Russia’s Admiral Grigorovich warship is heading to the Mediterranean Sea, loaded with cruise missiles, ready for action in Syria's civil war. But before it rejoins action, it will stop by Greek tourist hotspot Corfu.
The warship's mission in the Greek islands is an annual sojourn for the Russian military, intended to underline Moscow’s historic role in wrestling control of the island from the grip of France.
The Russian government is currently strongly promoting its cultural ties with Greece and the rest of the Balkans, including its shared history and the Christian Orthodox faith with many countries in Europe’s southeast.
To mark the annual festival called “Russia Week on the Ionian Islands,” the Russian Black Sea Fleet is sending an honor guard and an orchestra to the popular vacation spot, the unit’s press service announced on Monday. The journey will finish on October 1 with a salute to Russian Admiral Fyodor Ushakov who led the 18th century siege on the island, alongside his Turkish allies.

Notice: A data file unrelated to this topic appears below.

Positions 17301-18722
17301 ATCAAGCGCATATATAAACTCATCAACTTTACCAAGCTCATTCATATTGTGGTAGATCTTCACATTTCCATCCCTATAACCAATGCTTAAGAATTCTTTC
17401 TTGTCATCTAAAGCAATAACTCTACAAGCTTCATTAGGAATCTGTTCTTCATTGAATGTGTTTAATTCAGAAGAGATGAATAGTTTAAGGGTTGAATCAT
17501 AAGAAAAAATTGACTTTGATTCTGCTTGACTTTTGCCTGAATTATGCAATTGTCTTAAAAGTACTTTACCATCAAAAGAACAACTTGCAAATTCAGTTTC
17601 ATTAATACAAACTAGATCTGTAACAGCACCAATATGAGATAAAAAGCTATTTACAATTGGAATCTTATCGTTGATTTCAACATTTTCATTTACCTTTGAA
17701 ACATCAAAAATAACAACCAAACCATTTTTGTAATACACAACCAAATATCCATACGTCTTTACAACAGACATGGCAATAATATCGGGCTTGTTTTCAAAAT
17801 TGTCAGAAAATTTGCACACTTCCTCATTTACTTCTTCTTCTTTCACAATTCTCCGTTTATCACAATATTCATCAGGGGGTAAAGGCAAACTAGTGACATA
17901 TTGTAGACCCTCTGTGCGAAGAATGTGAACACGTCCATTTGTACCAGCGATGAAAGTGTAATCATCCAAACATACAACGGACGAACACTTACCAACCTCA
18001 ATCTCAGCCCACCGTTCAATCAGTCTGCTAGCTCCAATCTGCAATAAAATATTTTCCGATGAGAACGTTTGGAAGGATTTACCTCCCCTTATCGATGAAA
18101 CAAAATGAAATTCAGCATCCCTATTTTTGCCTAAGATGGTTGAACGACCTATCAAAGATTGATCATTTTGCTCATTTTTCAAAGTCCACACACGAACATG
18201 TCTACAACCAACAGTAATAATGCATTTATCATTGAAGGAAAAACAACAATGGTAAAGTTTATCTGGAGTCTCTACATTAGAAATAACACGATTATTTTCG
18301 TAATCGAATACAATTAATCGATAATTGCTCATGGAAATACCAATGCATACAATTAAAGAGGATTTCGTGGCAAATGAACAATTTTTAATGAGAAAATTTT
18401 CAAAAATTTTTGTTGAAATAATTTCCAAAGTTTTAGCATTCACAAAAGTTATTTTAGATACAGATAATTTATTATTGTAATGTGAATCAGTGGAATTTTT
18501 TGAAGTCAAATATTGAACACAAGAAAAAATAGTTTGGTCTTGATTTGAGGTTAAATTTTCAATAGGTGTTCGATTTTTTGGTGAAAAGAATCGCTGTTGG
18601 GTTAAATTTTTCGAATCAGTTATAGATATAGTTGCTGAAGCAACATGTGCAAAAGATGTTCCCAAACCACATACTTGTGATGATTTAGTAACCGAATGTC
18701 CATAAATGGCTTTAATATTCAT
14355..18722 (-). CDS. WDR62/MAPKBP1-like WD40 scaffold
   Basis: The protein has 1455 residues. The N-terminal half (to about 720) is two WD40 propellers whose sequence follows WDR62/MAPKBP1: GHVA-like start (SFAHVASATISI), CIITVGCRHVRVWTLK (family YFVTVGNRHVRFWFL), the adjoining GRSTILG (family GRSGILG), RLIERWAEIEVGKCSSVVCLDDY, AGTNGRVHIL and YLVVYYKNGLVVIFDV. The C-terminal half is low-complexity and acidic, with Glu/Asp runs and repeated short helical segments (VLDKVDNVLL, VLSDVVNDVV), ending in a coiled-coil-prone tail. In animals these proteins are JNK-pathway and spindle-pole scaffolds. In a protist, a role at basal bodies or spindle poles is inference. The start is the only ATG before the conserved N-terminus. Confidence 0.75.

However, media reports suggests the frigate’s journey is not merely a ceremonial one. Once festivities wrap up, the warship will change course and head south, to join Russia’s deployment off the coast of Syria, where it has been firing at Islamist and anti-government militants from sea and sky.
Admiral Grigorovich will replace the Admiral Essen ship that is leaving the Mediterranean deployment, the Interfax news agency reported, which returned to its home port in Sevastopol last week after spending more than two months off the Syrian coast.
Russia is perpetually rotating its Mediterranean deployment having sent a handful of its warships there periodically. It has also sent its sole aircraft carrier and multiple submarines from its Varshavyanka class that Russian state media has boasted is one of the stealthiest in service.
The deployment moves off the coast of Syria's Latakia region where its resupply point in Tartous has upgraded into a fully fledged naval base since the official start of Russia’s operation in 2015.